The biggest biopharmaceutical companies blazed trails and lifted portfolios last year. Why the excitement? Meeting or beating revenue and earnings expectations always helps, but that’s only part of the reason for shareholder optimism. Investors are now tantalizingly close to (potentially) lucrative new revenue streams as leading drug candidates near the end of phase 3 trials.
The stakes are high and futures are bright, so it is difficult to pick just one. So first, let’s review the past year for this growth-hungry group.
Patience never paid so well
Sometimes the shares of larger, more complex pharmaceutical companies move sideways as investors wait for results to trickle in from crucial trials. But where’s the fun in that? All of these biotech companies smoked the S&P 500 in the past year:
Here’s a slightly more detailed look:
Each company saw shares gain at least 23% while growing sales at least 8.5%. A solid argument can be made that each company will continue to outgrow the S&P 500 over the next several years, but after carefully weighing all of the variables, I believe Celgene Corporation (NASDAQ:CELG) tops the list. Here’s why.
Best of the bunch: Overview
Considering that Celgene has soared 27% already in 2013, investors may be wary of getting in at current prices. But with the exception of Vertex, all of the preceding companies are hovering near 52-week highs. In fact, I think Celgene could be a steal at a P/E of just 20.
What makes the company so special? I believe it’s just the right size — not too big, not too small — to capitalize on future opportunities. It enters 2013 with more momentum than the old-guard representative Amgen, is growing at a faster clip than Biogen, and is more diversified than Gilead. I also can’t ignore the fact that Celgene is expecting news and data from double-digit phase 3 trials this year. That’s a rare feat for a pharmaceutical company of any size. By contrast, Amgen is expecting “data from eight pivotal programs by 2016.”
Best of the bunch: Pipeline
The company’s leading drug, Revlimid for multiple myeloma, chugged along to the tune of 17% growth in 2012. That doesn’t happen very often for a big blockbuster, but it may just be the beginning. I recently noted that Decision Resources, a health-care advisory firm, thinks Revlimid could capture an additional $1.6 billion in sales from combinational therapies by 2021.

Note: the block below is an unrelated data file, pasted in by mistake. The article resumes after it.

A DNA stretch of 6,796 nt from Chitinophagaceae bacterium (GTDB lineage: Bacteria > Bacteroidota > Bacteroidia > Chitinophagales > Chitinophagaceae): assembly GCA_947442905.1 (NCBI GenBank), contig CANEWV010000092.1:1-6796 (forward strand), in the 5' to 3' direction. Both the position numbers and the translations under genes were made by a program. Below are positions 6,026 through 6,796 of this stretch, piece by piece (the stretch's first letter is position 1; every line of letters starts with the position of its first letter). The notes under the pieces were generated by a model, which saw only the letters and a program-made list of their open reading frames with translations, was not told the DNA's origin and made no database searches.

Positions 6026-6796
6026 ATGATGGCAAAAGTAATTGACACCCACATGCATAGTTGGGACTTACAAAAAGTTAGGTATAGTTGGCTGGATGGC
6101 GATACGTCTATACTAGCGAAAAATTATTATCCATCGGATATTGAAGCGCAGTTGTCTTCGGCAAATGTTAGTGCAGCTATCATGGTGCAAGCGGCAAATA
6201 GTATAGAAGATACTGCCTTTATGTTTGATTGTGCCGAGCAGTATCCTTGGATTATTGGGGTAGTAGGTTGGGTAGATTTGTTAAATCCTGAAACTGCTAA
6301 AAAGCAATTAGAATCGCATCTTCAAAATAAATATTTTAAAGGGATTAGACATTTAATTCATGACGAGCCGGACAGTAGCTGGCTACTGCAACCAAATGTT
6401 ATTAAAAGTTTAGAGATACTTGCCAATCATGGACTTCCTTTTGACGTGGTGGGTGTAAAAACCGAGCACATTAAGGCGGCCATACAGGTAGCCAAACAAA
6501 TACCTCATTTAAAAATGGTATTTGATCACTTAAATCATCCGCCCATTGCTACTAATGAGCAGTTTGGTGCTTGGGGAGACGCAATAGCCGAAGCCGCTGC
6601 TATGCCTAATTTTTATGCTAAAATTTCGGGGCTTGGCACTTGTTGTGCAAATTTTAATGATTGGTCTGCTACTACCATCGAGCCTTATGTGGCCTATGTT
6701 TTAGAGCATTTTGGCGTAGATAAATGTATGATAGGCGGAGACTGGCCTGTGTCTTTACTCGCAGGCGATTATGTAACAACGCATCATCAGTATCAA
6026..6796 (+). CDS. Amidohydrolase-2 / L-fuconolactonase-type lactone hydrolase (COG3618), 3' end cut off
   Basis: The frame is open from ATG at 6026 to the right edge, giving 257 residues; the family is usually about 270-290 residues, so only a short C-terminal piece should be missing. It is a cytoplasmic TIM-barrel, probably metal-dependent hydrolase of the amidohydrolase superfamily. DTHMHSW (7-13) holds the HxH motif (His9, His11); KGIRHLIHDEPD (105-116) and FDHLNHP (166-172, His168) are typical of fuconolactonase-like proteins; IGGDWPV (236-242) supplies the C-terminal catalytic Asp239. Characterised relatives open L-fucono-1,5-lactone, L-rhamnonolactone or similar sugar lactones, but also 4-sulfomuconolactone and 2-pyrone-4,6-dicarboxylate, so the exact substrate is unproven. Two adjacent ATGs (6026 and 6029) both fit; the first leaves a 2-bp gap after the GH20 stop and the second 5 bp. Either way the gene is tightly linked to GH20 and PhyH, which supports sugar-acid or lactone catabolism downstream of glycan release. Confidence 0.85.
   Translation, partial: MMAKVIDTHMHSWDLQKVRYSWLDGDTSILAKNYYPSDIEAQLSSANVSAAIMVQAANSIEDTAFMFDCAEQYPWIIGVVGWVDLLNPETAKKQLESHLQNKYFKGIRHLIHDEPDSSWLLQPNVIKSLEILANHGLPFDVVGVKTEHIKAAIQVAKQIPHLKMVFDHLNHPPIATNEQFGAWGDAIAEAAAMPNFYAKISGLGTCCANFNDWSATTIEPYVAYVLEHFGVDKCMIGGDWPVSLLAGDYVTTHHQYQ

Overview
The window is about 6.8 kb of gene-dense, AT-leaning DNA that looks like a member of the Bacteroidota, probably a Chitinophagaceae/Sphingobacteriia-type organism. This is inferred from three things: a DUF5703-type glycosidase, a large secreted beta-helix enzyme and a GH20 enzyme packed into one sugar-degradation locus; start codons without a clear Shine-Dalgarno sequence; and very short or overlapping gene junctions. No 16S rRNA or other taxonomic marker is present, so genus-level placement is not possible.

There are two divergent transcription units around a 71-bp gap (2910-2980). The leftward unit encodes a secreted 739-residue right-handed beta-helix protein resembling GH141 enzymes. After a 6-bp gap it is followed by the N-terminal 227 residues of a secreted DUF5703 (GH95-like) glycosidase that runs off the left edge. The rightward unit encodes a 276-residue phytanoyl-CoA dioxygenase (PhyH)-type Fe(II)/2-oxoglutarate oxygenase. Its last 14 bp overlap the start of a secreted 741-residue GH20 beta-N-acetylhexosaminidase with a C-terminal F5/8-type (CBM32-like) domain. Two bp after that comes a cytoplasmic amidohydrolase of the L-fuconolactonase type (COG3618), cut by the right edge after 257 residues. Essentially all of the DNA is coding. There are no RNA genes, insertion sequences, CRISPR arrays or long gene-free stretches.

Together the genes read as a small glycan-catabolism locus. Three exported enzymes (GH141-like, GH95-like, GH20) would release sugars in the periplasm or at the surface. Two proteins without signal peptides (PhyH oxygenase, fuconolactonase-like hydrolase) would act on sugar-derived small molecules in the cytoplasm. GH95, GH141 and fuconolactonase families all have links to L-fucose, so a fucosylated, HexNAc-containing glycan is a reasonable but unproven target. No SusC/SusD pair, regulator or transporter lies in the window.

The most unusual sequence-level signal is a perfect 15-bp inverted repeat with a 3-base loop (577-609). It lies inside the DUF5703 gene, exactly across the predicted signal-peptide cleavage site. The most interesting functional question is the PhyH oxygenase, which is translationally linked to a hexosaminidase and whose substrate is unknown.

Celgene’s pipeline (link opens a PDF) is incredibly well positioned and is constantly being refreshed. Pomalyst recently received approval for use in patients who failed to respond to other multiple myeloma therapies. The approval represents a small target population but will help the company cement its presence in the market along with Revlimid.
Data for expanded indications of Revlimid, Abraxane for pancreatic cancer and metastatic melanoma, Apremilast for psoriatic arthritis and psoriasis, and Vidaza for myeloid leukemia are all due this year. With a dizzying array of announcements to look forward to, how can you go wrong?
Well for one, approval is not guaranteed. That may be less of a concern given that Revlimid is well understood and Abraxane and Apremilast have already met statistical significance in several of their trials. But even after approval, each drug has to maneuver market forces and competition. For instance, Apremilast faces tremendous competition in the rheumatoid arthritis market from Enbrel and Remicade.
It is also a little worrisome to see Revlimid make up 68% of the revenue pie. Management calls for double-digit growth this year, but unforeseen challenges — a manufacturing problem, for instance — could severely dampen the company’s short-term outlook. On the other hand, there’s nothing wrong with riding your rocket ship while you can.